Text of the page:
A Critical Review of Symbolism in a Christmas Carol by Charles Dickens

Category: Writing
Date added
2019/05/28
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Essay by Evangeline Sinclair ENC 1102 Outline I. Thesis: The novel A Christmas Carol, written by Charles Dickens, displays the plight of man though the vision of ghosts reminiscing on the past, present and future if he chooses to stay of his chosen path of life. A. An introduction by Charles Dickens in his usual jovial is given. II. The first of three ghosts to visit Mr. Scrooge is the Ghost of Christmas Past, an apparition of a child to adult. A. This specter represents Christmas times that have come and gone. B. He takes Mr. Scrooge through the past to show how his father shunned and abused him in the past which later lead Scrooge to follow in his father’s footsteps. III. The second ghost is the Ghost of Christmas Present, is a gentle jovial giant. A. He shows Mr.

Scrooge the families of his only living relative and employee wishes him the best in spite of his “Bah Hug” behavior towards his fellow occupants of London. B. Here, Mr. Scrooge is taken on journeys to show rich or poor the joy of a holiday celebration commencing regardless the situation. IV. The final ghost is the Ghost of Christmas Yet to Come, a silent, solemn spirit. A. This dark spirit shows Mr. Scrooge what may become Christmas future if allowed. B. He is shown how his death impacts those around him. V. The three major symbols of Christmas Past, Present and To Come in the novel A Christmas Carol written by Charles Dickens have been shown throughout this essay. From childhood, my favorite holiday has always been Christmas. One book-turned-movie I long to see during this mystical holiday is A Christmas Carol by Charles Dickens. Like many Christmas stories, it depicts men at their worst through greed, society, and family values. Later, they grow to appreciate all they have now, then, and in the future. By way of intervention, Ebenezer Scrooge receives a life or death lesson with the aid of three ghosts: the ghosts of Christmas past, present and future. “I have endeavoured in this Ghostly little book, to raise the Ghost of an Idea, which shall not put my readers out of humour with themselves, with each other, with the season, or with me.

May it haunt their houses pleasantly, and no one wish to lay it.”[1] A Christmas Carol unfolds in 1840’s London with miser Ebenezer Scrooge. Ebenezer, a strong, stern and unsympathetic bachelor has pushed away all that was good in his life and now is on collision course to revisit what was then. “Solitary as an oyster…” we might well be puzzled by such a notion because beneath the miser’s outward chilliness, there seems to be, as the narrator says, more “cold within him.”[2] The story unfolds with an ex-business partner of Mr. Scrooge covered in his woes, the late Jacob Marley, whom I believe marks the inevitable of what is to come if a life alteration does not commence. Although the spirit has surrounded Mr. Scrooge for nearly 7 years it is only now that Scrooge physically sees the inevitable. As promised the Ghost of Christmas Past appeared as a combination of then and now changing body types to all that once shared an acquaintance with the old man.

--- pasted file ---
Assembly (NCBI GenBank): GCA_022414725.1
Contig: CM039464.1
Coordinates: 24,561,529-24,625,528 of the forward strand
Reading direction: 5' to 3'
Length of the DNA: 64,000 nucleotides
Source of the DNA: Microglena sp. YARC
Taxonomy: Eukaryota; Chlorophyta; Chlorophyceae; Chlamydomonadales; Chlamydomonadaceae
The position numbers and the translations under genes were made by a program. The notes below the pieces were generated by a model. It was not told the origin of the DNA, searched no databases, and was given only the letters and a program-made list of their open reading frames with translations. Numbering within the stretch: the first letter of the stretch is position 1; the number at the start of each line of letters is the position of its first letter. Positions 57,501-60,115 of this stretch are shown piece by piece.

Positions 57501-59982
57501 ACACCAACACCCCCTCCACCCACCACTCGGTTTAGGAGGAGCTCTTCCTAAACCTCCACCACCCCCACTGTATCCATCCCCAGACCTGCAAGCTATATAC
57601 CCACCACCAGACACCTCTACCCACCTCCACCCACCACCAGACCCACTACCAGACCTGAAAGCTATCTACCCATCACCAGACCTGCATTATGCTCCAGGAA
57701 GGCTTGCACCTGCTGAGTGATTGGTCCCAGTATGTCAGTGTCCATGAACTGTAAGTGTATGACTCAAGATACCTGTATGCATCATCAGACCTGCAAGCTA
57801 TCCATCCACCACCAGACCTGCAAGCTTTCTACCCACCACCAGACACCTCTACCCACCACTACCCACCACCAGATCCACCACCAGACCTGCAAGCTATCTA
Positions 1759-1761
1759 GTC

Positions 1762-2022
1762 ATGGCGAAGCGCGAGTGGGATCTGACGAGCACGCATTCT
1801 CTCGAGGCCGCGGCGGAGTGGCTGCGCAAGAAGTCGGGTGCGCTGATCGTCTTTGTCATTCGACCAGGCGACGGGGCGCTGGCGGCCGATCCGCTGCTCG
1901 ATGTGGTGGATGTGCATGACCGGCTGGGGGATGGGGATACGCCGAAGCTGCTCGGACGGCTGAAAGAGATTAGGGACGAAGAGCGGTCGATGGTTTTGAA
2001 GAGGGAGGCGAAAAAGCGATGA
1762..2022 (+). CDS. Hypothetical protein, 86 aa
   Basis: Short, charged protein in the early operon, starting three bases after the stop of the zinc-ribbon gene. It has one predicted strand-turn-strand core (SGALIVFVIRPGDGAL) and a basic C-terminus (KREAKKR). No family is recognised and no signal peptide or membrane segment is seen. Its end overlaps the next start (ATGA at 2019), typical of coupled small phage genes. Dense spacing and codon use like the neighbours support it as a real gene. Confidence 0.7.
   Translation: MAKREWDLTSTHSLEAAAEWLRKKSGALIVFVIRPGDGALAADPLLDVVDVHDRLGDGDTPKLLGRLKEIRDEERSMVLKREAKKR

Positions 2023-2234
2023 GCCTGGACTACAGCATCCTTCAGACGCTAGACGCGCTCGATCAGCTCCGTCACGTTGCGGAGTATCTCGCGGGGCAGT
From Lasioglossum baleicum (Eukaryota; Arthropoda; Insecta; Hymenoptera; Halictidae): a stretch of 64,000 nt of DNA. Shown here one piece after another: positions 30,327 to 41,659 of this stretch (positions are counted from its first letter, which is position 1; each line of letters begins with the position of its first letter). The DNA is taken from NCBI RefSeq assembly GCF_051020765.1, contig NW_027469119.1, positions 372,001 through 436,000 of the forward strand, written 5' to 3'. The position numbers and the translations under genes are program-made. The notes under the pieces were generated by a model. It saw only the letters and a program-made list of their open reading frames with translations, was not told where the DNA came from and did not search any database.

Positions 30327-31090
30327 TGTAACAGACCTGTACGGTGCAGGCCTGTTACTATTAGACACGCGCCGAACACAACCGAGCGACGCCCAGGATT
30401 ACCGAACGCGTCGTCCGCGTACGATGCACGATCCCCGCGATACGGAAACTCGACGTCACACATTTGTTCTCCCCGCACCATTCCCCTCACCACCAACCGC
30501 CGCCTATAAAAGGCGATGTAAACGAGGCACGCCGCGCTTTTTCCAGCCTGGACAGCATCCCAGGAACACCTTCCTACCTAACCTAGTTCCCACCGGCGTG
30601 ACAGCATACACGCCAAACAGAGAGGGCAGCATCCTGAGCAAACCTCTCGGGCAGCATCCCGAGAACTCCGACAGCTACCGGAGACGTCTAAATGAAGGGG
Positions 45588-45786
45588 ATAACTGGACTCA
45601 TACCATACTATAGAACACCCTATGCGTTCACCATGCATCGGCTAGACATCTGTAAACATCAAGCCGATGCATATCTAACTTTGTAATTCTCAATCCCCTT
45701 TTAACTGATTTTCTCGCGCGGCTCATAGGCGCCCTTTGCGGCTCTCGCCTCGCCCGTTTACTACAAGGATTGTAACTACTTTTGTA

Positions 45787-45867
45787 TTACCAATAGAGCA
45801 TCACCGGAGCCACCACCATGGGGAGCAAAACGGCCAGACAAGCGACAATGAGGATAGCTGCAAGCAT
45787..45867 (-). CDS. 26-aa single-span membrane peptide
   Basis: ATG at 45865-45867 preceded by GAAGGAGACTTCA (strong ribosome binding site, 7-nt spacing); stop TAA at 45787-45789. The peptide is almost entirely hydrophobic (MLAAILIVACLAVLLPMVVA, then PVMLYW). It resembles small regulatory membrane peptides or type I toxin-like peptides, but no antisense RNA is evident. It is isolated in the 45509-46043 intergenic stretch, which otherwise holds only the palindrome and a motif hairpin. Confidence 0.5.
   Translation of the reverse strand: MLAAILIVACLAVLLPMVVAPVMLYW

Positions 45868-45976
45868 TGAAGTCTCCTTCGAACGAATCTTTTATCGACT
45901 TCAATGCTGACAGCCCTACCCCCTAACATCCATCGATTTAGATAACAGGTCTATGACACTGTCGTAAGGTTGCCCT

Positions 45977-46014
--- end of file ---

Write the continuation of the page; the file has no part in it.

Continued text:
Next, the Ghost of Christmas Present, a gentle giant, takes Mr. Scrooge on a course to visit families to show what impact his lack of sympathy caused. There is the family of his faithful employee Bob Crachit as well as his very own nephew Fred whom he has misused most of his life. In spite of Scrooge’s attitude towards the Christmas holiday, Fred continues with their celebration of the season as well as gives a toast in Scrooge’s honor. In the Christmas Present, Dickens celebrates Christmas positively, with the animated descriptions of the streets and shops on Christmas Even, the superbly inclusive presentation of the Cratchit family’s Christmas dinner and the fun and jollity in Scrooge’s nephew’s household.[3]

The final apparition, a silent phantom type whose presence frightens the old man as it does not converse, agree or disagree—simply points a demanding finger to what appears to be a doomed Scrooge if he does not change his ways toward life, money, and the every pursuit of happiness. “The Ghost of Christmas Yet to Come demonstrates to Scrooge that the poorest of people can celebrate Christmas with joy and magnanimity and give him an ominous warning of what will transpire if he does not change”[4]. During this visit, Ebenezer is left wondering for his on being as he has yet to catch vision of himself. During his searching he learns of the death of Bob Crachit’s crippled son, Tiny Tim which was caused by money and healthcare or lack thereof. He learns of his death and the reactions from those in the business community as well as his on housekeeping staff. He learns first hand how lonely his life and death have become due to his own actions. During this intervention Ebenezer Scrooge was a transformed man. Like many in society, greed and the sense of power sometimes blinds a man with the world, only to later wish more time was available when facing the inevitable.

In his dreams, Mr. Scrooge not only learned the true meaning of Christmas, he also realizes what he has given up for the glory of greed On this fateful Christmas Eve he has denied all he has had of human life—family, friendship, love, charity—indeed, all fellow-feeling. He can no longer find life enough to breathe in isolation; he must break out into the world. The dreams—inner explosions of conscience—are the last resort.

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A Critical Review Of Symbolism in A Christmas Carol by Charles Dickens. (2019, May 28). Retrieved from https://papersowl.com/examples/a-critical-review-of-symbolism-in-a-christmas-carol-by-charles-dickens/

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